Aides told CNN that the president was going to continue pushing with the extreme tone of the last few days. He believes that by compelling party leaders to assemble "the troupe," he gives the impression that all the Democrats have succumbed to radicalism, which puts women far to the left of most Americans.

Let the "socialist" positions on health care, climate change and taxation scare off you, bringing the Democratic candidate into conflict with the party's most radical elements, raising their doubts about the president.

Trump's campaign against the cadre occurs as the pro-Trump media call their best-known member, MP Alexandria Ocasio-Cortez – whom he calls "Cortez" because "I do not have time to go by three different names" – as a new hatred figure for conservatives.

Polls show she's a tempting opponent for Trump.

In a Quinnipiac University national poll in March, the New York legislature received an approval rating of 23%. It polled 2% of Republicans and only 20% of independent voters.

However, some Republicans argue that Trump could have achieved his goals without using a specifically racist language against the women who turned the episode into a four-day firestorm in Washington by Democrats attacking Trump's behavior and character.

"I thought it was under the dignity of the office, and frankly I thought, why do you want to get into this fight?" said Bob Vander Plaats, an evangelical conservative leader from Iowa.

"It was like a dispute between the parties, and he stepped in," said Vander Plaats, president and CEO of The Family Leader, to Brianna Keilar of CNN.

Trump's next step

  Trump sees political victory in racist shocks that also surprised aides

Trump's decision to rationalize rather than deny his racist approach points to a grimmer aspect of his strategy.

Of the members of the squad, Ocasio-Cortez is of Spanish descent, Omar is a Muslim born in Somalia, Rashida Tlaib is also Muslim and Ayanna Pressley is black. All are US citizens, three were born in America.

Together, they epitomize the diverse, multiracial and growing ethnic demographic flood that has long been Trump's entire political approach as an existential threat to traditional white America. He draws most of his support.

Only by putting the troupe in the limelight, Trump presents his "Make America Great Again" basis with expressive images. By branding their calls for reform as unpatriotic revolts against American values ​​and saying they should "leave" the country if they do not like it, Trump sends the most obvious racist signals of a president for decades.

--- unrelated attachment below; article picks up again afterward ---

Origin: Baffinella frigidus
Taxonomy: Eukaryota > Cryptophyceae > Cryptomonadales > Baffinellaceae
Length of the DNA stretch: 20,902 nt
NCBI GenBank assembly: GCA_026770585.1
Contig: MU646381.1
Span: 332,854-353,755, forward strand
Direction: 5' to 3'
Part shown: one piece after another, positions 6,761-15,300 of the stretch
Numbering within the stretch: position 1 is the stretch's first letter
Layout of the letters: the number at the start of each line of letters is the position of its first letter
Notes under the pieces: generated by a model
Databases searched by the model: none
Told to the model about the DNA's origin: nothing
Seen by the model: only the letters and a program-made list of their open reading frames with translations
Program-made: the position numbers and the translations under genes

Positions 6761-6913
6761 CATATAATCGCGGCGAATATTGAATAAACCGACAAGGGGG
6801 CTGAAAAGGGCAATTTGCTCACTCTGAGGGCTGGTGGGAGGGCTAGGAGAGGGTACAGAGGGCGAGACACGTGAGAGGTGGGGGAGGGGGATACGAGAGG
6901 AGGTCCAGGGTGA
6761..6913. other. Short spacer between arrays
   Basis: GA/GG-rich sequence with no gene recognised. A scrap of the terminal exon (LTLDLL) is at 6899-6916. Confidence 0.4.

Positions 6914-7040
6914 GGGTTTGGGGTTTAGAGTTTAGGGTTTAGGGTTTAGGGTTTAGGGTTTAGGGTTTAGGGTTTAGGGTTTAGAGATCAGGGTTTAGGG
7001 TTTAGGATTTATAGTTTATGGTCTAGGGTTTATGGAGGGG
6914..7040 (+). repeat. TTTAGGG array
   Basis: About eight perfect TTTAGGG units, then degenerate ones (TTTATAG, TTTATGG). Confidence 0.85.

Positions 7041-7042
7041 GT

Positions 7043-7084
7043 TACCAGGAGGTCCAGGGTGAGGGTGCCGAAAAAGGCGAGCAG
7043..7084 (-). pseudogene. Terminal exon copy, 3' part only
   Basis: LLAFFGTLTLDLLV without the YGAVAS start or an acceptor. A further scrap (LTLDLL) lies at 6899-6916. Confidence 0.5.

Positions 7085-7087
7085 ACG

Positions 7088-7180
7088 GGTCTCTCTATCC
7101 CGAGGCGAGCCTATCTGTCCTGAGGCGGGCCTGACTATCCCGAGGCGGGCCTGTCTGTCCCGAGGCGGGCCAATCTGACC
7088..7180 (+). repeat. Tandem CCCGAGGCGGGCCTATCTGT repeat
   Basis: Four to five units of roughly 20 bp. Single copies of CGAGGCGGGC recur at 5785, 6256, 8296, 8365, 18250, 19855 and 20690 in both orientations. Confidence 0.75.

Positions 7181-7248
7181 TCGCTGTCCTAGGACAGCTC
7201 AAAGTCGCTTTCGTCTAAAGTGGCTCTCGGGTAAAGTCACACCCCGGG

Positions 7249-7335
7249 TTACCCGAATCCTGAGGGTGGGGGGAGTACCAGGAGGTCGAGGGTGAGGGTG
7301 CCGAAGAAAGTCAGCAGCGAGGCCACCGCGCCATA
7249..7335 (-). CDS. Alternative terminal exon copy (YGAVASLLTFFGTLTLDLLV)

All democrats hostage to such influences. The next step in Trump's strategy will be to tie her to the later candidate and define him as similarly extreme.

This is a campaign plan born of necessity and inclination.

Trump's frequent appearance of racial prejudice in the past suggests that his goal of meeting the four women reflects his true impetus as well as a transactional strategy racism series. An interview by CNN's Randy Kaye with female Trump supporters in Dallas summarized the consistency of Trump's base and her acceptance of his message about Ocasio-Cortez and her colleagues.

"He said that if they hate America so much because what we" look out of them and hear out of them, they hate America, "said Dena Miller, one of the women." If it is so bad there it's a lot of places they can go to. "

The President's reluctance to extend his support while in office means that his only hope for a second term is a tighter base election in the same post-industrial transition that he won in 2016.

A ratification rate that has never reached 50% in most polls and is in the historic danger zone for presidents seeking a second term means that Trump is likely to hold a referendum on his term of office So he has to negatively define and then annihilate his opponent.

The strong economy is unlikely to save him, either, as his approval rating on this issue and de Overall public perception is a double-digit gap. [19659002] This is not a campaign strategy for Squeamish. It will expose the country to months of accusations and new polarization. It all depends on a president who is unusually lighthearted about his own reputation and has the dark political arts necessary to defile conventional candidates dragged into his gutter.

public discord that may not be controllable and almost certainly damages America's social fabric.

Above all, she calls on Trump to prioritize his own search for power over national harmony.

The President has already shown that he is ticking all the boxes above.